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Campus Safety and Rape

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Most incidents of rape that happen on college campuses are perpetrated by someone the victim knows. It could be a classmate, a date (aka date rape), or even that nice guy that lives in your dorm down the hall.

Rape is a really hard thing to talk about.

But even though it’s hard, it’s better to discuss the issue than to sweep it under the rug. If people don’t talk about it, then rapists are protected by the silence. And, only by talking about it can you figure out ways to avoid dangerous situation or what you can do if it happens to you.

According to the American Association of University Women, 20%–25% of college women are raped during their college years, and 65% of rapes go unreported. Alcohol is involved with 75% of the attacks.

Most incidents of rape that happen on college campuses are perpetrated by someone the victim knows. It could be a classmate, a date (aka date rape), or even that nice guy that lives in your dorm down the hall.

What to watch out for:

  • Never leave your drink unattended. Someone could drop a “date rape” drug in it, which makes it easy for you to lose consciousness and become unaware of what is going on around you.
  • Be conscientious when drinking alcohol, period. You don’t need to consume a drug-laced drink to make poor decisions. From it simply lowers your inhibitions or makes you totally lose control and black out, alcohol can turn any night out into a potentially dangerous situation.
  • If you are going to a party, buddy up with one of your friends. Promise to arrive and leave the party together, and have a meeting spot at the party where you check in with each other and make sure you are both alright.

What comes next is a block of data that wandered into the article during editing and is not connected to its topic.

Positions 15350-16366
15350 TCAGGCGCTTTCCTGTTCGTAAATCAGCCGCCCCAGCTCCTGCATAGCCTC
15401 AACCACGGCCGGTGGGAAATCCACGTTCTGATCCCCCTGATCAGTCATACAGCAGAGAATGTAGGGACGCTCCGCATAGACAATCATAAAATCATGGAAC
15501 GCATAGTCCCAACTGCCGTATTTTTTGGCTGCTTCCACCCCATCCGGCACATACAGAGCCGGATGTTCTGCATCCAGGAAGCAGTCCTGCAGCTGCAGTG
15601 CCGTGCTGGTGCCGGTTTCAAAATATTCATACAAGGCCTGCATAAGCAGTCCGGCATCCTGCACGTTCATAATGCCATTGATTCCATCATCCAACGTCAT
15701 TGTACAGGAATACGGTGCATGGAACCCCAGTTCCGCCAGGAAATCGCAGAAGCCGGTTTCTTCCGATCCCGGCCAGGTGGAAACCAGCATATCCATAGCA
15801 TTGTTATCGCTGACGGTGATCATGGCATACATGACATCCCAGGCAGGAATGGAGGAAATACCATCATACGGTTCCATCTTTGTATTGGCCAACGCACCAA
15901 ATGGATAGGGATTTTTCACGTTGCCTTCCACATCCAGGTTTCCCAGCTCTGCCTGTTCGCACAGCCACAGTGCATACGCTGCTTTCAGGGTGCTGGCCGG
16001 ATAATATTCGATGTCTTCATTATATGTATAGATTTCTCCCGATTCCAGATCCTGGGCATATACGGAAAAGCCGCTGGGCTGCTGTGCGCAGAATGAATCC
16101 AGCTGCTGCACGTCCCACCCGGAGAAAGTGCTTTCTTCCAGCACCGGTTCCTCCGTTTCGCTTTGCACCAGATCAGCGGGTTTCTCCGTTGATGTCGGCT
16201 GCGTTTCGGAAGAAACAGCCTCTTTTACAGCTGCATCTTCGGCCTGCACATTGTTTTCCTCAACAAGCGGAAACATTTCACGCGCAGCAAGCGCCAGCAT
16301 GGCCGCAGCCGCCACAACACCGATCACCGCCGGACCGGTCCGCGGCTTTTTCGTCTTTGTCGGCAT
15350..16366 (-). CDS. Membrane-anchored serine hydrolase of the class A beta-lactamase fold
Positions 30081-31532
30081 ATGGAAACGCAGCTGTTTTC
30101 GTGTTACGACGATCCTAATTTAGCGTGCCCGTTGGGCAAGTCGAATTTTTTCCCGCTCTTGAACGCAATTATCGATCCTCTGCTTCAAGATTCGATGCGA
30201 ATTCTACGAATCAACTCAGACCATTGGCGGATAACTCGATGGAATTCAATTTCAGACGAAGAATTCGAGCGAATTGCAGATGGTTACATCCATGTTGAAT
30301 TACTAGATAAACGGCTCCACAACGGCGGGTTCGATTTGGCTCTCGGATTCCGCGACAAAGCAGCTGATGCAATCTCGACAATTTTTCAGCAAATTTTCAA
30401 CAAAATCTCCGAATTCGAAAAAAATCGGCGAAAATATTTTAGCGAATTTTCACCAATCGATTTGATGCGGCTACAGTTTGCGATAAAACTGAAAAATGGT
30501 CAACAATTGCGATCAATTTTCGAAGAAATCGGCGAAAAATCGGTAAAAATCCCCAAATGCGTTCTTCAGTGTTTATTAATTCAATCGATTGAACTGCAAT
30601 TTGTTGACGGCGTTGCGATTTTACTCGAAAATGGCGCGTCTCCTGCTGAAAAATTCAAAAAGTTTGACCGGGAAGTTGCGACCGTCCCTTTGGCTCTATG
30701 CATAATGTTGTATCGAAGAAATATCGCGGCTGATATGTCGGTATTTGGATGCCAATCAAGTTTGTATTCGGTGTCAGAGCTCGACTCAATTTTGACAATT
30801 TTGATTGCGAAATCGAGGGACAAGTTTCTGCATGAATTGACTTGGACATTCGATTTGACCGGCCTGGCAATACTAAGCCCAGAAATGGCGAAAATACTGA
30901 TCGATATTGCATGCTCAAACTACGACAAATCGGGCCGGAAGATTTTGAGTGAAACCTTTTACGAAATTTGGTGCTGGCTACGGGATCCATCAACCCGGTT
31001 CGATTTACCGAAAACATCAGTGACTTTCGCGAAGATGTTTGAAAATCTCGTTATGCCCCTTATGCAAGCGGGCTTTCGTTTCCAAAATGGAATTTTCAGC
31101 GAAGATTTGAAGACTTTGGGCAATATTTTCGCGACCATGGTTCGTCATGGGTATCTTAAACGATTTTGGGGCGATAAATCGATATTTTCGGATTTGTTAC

• Be careful at night. If you need to walk around campus at night, try to walk with a friend and take well-lit routes. If no one is available, you can ask campus security to walk you to your dorm.
  • Always carry some money on you. Have cash handy so you can hop into a taxi if you are somewhere you do not feel safe.

Yet, even when taking these precautions, you can still be sexually assaulted. This isn’t meant to scare you or make you paranoid. It’s meant to let you know it is not your fault if it happens. You are the victim.

If you are raped:

  • Get to a safe place as quickly as possible. Call a family member or a friend.
  • Even if you feel dirty, don’t shower or bathe. Don’t change your clothes. They could have incriminating evidence on them.
  • Call the police or campus security. Reporting the incident might be hard but it will prevent the offender from doing it again to another women. Tell them all the details that you remember.
  • Get medical attention. Go to the nearest emergency room or the campus health center. You will be treated for injuries and tested for venereal diseases and pregnancy. Physical specimens and evidence will be collected in order to insure a successful prosecution of the offender.
  • Seek counseling. Even if you don’t want to report the rape to the police, counseling will help you with emotional trauma so that you don’t blame yourself or feel guilty, ashamed, or scared. It is an important way to start the healing process, and campus counselors are trained to help rape victims. Remember, rape is never the victim’s fault.

If you’ve been sexually assaulted, know that you are not alone. Talking about rape on campus is the first step. 

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